Bosch chapter 12

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Bosch chapter 12

  1. 1. Ch 12 – Elements of an EmergingEcumenical Missionary Paradigm David J. Bosch, Transforming Mission: Paradigm Shifts in Theology of Mission, 368-510
  2. 2. Church& Mission Theology Shifts in Missionary Thinking “Missionary byitsverynature” Contextualisationthe Church-with- God’s Pilgrim People Others Sacrament, Sign, & Instrument Church&World Missio Dei Rediscovering theLocalChurch Creative Tension the Quest for Justice Mediating Salvation Mission as … Liberation Evangelism Inculturation Ministry by the Witness to People Whole People of of Other Living God Faiths Action in Hope Common Witness
  3. 3. Ch 12 1. Mission as Church-with-Others 1. Mission as Church-with-Others David J. Bosch, Transforming Mission: Paradigm Shifts in Theology of Mission, 368-389
  4. 4. Ch 12 1. Mission as Church-with-Others Church & Mission 368-369 • Mission was one of the things that the church did for others. – High View of Church – Official Missionary Arm – Low View of Church – Unofficial Missionary Arm
  5. 5. Ch 12 1. Mission as Church-with-Others The Church is the Mission, 369-372 • They are not separate things. • The “home base” is everywhere – Because “every Christian community is in a missionary situation” • “mission in partnership” – No guardianship of one church over another
  6. 6. Ch 12 1. Mission as Church-with-Others “Missionary by its very nature” 372-373 • The church is “essentially” missionary • 1Peter 2:9 – The church exists in being sent • Missionary activity is not the “work of the church” but the “Church at work” – Not something done once things are strong at home but something that is done that defines the church • If asked: “Why still mission?” the response is: “Why still church?” • “Mission is essentially ecclesial” – Schumacher • Missionary Dimension (started w/ Newbigin) – Worshipping community; welcoming outsiders; pastors & members share ministry; equipped members; structurally pliable; not protective of select groups • Missionary Intention – Engages society with evangelism, justice, & peace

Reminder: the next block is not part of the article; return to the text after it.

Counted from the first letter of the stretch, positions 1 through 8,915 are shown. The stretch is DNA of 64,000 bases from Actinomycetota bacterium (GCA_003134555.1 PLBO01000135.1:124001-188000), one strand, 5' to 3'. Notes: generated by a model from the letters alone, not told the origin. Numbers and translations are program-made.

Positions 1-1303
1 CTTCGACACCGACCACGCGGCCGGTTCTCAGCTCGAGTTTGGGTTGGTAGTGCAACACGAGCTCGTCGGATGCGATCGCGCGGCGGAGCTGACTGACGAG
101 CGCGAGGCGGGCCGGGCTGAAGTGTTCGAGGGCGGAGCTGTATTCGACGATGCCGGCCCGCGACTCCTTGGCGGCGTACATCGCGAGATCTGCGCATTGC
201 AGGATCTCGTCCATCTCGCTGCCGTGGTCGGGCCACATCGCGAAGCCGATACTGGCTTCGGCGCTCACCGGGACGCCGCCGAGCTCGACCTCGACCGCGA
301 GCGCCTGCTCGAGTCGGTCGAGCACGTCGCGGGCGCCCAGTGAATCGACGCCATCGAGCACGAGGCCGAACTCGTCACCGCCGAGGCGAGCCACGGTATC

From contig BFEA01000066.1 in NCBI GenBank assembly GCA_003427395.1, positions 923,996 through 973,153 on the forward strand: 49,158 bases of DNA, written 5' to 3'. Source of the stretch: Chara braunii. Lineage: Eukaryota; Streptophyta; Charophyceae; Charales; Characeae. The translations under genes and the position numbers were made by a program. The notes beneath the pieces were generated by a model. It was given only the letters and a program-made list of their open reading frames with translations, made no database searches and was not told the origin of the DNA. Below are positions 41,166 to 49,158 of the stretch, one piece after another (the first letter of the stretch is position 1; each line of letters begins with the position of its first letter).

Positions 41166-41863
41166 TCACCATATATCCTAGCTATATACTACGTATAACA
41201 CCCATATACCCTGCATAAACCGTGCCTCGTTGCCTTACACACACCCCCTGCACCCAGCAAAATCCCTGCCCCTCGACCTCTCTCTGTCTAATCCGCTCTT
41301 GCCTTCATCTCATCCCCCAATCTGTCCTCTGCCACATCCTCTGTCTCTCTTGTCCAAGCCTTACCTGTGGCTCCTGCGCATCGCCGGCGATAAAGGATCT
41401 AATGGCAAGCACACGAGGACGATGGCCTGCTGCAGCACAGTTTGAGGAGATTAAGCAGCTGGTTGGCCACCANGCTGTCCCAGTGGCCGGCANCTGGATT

7. 7. Ch 12 1. Mission as Church-with-Others God’s Pilgrim People, 373-374 • Bible: WanderingpeopleofGod – onajourney • Only temporarily here • Assuchonlyneedsa destination &supportfortheroad • Itiscalledtoliveonearthsomethingofwhatitislikein God’s reign!
  8. 8. Ch 12 1. Mission as Church-with-Others Sacrament, Sign, Instrument 374-376 • All 3 pointbeyondthemselvestoChrist • “Itisnouse composing in-house descriptionsofthechurch, however faithful theymaybeto scripture &tradition, if within thechurchtheyhavethe fatal effectofgiving believers awarm illusion thatalliswell, &whenreadby humankind outsidethechurchtheyseemtohavepartedcompan ywithreality” (Bakerin Bosch, 376).
  9. 9. Ch 12 1. Mission as Church-with-Others Church & World 376-378 • Mission is “God’s turningtotheworld” – Thisisachangefrompreviousunderstandingsoftherelati onshipbetweentheChurch&theWorld – Beforetheworldwas hostile: • “… thechurchwasaworldonitsown …. Christian ministry &lifewas defined exclusively intermsof preaching., public worship, the pastorate, & charity. ‘Practicing’ Christianswere (&oftenstillare!) defined asregularchurch goers” (Schmitz in Bosch, 376)
  10. 10. Ch 12 1. Mission as Church-with-Others Church & World 376-378 – Nowitwas “Churchin solidarity withtheworld.” • Thechurchnowhadarelationshipwiththeworldthatwasthe mission! – We can’t separatethechurchfromthe mission; wealso can’t separatethechurchfromtheworldtowhichitissent! – “Thejoy&hope, the grief & anguish ofthepeopleofourtime, especiallyofthosewhoarepooror afflicted inmayway, arethejoy&hope, the grief & anguish ofthe followers ofChristaswell” Gaudium et Spes
  11. 11. Ch 12 1. Mission as Church-with-Others Church & World 376-378 – Whatdoesthismeanforthechurch? • Churchshouldbeawareofits provisional character – thegoalis God’s glory not necessarily abiggerchurch • Churchisnotthe kingdom – itpointsusthere&givesusaglimpse&tasteofit • Churchisnotjustawaitingroomforheaven – butisthe “community fortheworld.” • Churchisthe dwelling placeofGodtheSpirit Eph 2:22 – Assuchitisapartof God’s movementtowardtheworld!
  12. 12. Ch 12 1. Mission as Church-with-Others Church & World 376-378 • “If the Church attempts to sever itself from the involvement in the world& if its structures are such that they thwart the possibility of rendering a relevant service to the world, such structures have to be recognized as heretical” (378). – “We are a kingdom people not a church people.” – “Kingdom people seek first the Kingdom of God& its justice; church people often put church work above concerns of justice, mercy & truth. Church people thing about how to get people into the church; Kingdom people think about how to get the church into the world. Church people worry that the world might change the church; Kingdom people work to see the church change the world” (Snyder in Bosch, 378) • Church always brings good news.